So anyway, I got to thinking about what they’d left out, absolutely sure that there’s another list of twenty deserved of mention. And no, I didn’t cheat by looking at the tracklist.
Allowing all of Motown’s many subsidiary labels…
First, Barrett Strong’s ‘Money (That’s What I Want)’, the label’s first major hit, in 1959 – that has to be included. If we’re allowed another handful of songs from the artists that so dominate the above list and brought the most success to the label, Stevie Wonder’s ‘Superstition’ needs to be there. As does ‘You Really Got a Hold On Me’ from Smokey Robinson & The Miracles. Allowing Martha Reeves & The Vandellas another (they were one of David’s Desert Island Discs, let’s not forget; and you can download this BBC radio programme from 2003, if you haven’t already, as well as lose at least an hour to the archive by looking at who else has chosen which song), I choose ‘In My Lonely Room’. Marvin Gaye’s poignant ‘Mercy, Mercy Me (The Ecology)’ makes me feel just as inflamed and ashamed yet definitely inspired as each of the previous hundred times I’ve probably played it.
‘What about this overcrowded land?
How much more abuse from man can she stand?’
There’s not nearly enough from The Four Tops, so there has to be space made for ‘Bernadette’ and ‘It’s the Same Old Song’ – at least. To be fair, we should add two more from The Temptations: ‘I Can’t Get Next To You’ and ‘Cloud Nine’, perhaps?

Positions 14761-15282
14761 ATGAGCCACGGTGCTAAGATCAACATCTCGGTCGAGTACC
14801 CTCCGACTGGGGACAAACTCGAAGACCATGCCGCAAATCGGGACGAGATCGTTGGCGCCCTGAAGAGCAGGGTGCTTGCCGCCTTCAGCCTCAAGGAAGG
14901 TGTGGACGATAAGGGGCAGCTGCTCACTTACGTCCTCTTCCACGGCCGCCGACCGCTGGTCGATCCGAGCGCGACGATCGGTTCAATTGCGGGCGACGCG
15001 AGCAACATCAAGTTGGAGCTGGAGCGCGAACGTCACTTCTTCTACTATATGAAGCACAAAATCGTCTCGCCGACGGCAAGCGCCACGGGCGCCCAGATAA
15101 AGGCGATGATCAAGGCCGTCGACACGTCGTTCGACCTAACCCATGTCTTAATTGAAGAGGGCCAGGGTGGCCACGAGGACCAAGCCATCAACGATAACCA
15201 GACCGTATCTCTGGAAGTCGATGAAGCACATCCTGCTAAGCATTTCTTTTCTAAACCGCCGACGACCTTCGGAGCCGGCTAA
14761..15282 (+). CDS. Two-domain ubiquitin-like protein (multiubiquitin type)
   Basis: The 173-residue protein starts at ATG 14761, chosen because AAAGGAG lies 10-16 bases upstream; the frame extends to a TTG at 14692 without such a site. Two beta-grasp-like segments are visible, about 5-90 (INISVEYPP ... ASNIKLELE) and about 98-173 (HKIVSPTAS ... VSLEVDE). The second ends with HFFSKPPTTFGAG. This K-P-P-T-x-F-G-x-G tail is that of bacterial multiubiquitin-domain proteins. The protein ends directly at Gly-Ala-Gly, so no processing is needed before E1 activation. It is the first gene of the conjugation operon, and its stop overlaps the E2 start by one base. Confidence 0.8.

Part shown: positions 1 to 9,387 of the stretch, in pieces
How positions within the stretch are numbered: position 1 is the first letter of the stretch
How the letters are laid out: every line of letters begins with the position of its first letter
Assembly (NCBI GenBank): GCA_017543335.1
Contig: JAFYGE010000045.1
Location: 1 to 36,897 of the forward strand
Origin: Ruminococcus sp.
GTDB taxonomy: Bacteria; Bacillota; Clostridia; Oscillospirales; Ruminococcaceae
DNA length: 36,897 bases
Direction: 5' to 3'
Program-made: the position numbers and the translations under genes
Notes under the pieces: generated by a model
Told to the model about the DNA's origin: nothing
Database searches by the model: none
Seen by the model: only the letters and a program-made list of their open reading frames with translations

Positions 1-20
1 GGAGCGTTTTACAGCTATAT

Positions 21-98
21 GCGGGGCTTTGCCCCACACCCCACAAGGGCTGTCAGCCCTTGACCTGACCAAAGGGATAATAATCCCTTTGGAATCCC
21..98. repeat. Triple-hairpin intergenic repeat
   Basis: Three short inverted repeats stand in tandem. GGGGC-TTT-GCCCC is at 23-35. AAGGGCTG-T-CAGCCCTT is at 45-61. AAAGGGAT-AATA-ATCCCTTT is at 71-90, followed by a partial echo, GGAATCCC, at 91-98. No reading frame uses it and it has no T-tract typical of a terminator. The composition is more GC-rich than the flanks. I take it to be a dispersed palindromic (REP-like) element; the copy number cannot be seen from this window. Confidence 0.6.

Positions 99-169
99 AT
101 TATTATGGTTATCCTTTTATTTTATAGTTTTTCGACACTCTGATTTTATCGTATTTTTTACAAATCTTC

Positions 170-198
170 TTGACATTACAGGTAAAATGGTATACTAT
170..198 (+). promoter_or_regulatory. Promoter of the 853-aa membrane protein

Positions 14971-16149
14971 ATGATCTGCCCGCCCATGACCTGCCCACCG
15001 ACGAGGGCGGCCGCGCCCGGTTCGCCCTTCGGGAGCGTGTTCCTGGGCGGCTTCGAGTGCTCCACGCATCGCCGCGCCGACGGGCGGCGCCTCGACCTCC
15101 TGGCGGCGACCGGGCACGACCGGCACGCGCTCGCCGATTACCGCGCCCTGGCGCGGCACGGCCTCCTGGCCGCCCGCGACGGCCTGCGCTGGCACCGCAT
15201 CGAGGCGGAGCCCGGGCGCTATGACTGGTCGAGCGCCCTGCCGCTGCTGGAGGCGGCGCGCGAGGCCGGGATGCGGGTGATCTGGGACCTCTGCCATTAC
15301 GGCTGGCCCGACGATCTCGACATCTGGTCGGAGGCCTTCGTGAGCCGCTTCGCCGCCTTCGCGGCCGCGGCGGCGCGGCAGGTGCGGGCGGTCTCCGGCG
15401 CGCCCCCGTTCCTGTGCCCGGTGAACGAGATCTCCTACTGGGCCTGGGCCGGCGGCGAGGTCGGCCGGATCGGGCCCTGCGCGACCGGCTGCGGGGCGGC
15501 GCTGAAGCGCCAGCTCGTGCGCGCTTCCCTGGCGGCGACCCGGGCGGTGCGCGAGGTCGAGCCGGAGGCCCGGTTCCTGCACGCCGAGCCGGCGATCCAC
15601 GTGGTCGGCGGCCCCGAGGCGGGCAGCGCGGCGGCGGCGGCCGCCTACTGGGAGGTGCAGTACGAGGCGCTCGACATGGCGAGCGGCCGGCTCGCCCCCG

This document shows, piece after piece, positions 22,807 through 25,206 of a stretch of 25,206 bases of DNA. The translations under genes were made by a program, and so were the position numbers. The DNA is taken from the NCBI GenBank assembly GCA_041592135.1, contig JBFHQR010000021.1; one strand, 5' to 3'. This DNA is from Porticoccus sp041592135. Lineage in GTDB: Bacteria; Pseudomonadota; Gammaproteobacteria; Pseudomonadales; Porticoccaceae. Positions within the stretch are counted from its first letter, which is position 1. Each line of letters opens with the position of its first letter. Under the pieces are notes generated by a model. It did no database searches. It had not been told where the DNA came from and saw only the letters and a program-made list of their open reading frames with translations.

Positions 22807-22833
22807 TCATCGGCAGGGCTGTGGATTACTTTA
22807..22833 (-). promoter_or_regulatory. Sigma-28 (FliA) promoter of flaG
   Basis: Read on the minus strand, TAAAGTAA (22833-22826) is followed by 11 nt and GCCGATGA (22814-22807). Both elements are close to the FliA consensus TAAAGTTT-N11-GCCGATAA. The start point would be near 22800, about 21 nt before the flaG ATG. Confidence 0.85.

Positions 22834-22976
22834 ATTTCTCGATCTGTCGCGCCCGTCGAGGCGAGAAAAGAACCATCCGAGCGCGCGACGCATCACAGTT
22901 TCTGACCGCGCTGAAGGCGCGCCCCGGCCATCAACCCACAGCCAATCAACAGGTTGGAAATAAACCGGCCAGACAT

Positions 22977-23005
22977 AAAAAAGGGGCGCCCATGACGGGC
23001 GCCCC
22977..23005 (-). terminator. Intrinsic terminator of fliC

So often overlooked, let’s not omit The Spinners. I only wish it were possible to include their brilliantly titled ‘I Got Your Water Boiling, Baby (I’m Gonna Cook Your Goose)’ – just for the title, really, it’s not the greatest song ever recorded – but technically it was released on a label that had yet to be snapped up by Motown. Let’s have ‘We’re Gonna Be More Than Friends’ and ‘It’s a Shame’ instead.
Add also, please, ‘You Can’t Hurry Love’ and perhaps also ‘Your Heart Belongs to Me’ – by The Supremes. ‘ABC’ from The Jackson 5, too. The Contours should be there with ‘Do You Love Me’. I’d have to insist on ‘Needle In a Haystack’, by The Velvelettes, and ‘Please, Mr Postman’, by The Marvelettes. Great names.
The Isley Brothers’ ‘This Old Heart of Mine (Is Weak For You)’ was one that I’d scribbled down in confident expectation. What a tune and what a shame it missed out to one or two lesser, in my opinion, tunes.
Excusing the poor grammar, Frank Wilson’s ‘Do I Love You (Indeed I Do)’ is a must, along with ‘Heaven Must Have Sent You’ by The Elgins.
I’d also throw in Kim Weston’s ‘A Thrill a Moment’ and, as it possibly eclipses the Mary Wells original, Brenda Holloway’s ‘Operator’.
Although (always, always) favouring greatly the Sixties over the Seventies, and certainly anything that came later, I think there’s room for the Commodores and ‘Machine Gun’. Maybe even for Rick James and ‘Super Freak’. Definitely for ‘Upside Down’, by Diana Ross, and ‘Sir Duke’, by Stevie Wonder.
Anyone and anything else?
If you’re curious and allowed in your part of the world to view the video, you can watch The Nation’s Favourite Motown Song over at ITV.com during the next five days.
If you can’t, you can console yourself with a visit to the chatroom. It’ll be open tomorrow from 2pm (UK). Bring your dancing shoes.